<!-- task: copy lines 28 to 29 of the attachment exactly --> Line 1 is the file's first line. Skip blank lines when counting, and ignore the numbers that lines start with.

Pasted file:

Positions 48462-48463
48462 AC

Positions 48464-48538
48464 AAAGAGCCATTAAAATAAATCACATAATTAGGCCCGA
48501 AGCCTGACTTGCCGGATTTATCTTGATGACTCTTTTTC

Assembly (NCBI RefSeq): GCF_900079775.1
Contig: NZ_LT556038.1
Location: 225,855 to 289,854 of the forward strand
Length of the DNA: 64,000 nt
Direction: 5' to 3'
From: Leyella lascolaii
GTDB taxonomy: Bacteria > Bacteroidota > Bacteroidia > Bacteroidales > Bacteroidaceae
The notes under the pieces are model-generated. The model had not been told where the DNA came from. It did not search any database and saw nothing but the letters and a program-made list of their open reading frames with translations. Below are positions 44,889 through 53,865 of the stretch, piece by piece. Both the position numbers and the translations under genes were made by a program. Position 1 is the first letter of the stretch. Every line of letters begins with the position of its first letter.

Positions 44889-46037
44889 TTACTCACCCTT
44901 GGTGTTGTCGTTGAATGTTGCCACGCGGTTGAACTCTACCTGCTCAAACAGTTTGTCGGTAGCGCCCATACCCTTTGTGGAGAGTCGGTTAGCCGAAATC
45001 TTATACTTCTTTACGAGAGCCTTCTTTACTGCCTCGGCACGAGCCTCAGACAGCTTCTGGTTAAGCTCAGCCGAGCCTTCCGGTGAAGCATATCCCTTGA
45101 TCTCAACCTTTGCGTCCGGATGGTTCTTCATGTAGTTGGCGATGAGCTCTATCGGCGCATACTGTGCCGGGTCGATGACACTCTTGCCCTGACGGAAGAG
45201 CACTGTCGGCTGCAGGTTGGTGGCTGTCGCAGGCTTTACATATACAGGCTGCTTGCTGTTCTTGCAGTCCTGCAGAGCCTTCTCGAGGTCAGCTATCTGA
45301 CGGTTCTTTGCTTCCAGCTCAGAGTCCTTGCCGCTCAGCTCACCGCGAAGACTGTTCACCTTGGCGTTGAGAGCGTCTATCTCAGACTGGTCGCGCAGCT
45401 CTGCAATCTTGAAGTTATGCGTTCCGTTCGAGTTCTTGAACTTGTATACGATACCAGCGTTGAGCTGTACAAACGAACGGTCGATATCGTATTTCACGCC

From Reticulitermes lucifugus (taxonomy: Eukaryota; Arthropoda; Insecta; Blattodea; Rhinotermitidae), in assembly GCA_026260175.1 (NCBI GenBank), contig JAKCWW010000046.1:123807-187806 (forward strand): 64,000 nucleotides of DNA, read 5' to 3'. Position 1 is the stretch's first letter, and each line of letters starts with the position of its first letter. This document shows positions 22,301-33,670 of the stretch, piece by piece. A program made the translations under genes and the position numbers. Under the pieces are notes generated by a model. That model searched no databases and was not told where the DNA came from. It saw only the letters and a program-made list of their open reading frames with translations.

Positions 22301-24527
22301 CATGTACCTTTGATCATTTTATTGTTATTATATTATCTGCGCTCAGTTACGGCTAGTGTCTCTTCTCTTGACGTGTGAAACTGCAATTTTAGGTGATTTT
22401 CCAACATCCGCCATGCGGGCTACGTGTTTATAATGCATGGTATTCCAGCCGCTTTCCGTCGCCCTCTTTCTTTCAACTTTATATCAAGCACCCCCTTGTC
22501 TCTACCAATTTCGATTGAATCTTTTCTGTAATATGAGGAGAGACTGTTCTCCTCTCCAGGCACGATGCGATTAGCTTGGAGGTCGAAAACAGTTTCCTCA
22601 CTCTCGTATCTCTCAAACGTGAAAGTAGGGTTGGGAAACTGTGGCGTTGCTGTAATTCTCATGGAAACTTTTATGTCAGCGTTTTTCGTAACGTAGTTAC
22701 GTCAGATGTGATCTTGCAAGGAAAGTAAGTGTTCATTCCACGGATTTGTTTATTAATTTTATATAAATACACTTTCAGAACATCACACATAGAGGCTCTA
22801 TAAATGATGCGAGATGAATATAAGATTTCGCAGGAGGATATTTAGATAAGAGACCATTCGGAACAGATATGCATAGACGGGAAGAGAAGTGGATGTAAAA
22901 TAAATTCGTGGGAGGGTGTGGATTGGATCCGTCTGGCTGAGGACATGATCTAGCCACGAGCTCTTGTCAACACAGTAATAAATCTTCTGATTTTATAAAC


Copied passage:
22701 GTCAGATGTGATCTTGCAAGGAAAGTAAGTGTTCATTCCACGGATTTGTTTATTAATTTTATATAAATACACTTTCAGAACATCACACATAGAGGCTCTA
22801 TAAATGATGCGAGATGAATATAAGATTTCGCAGGAGGATATTTAGATAAGAGACCATTCGGAACAGATATGCATAGACGGGAAGAGAAGTGGATGTAAAA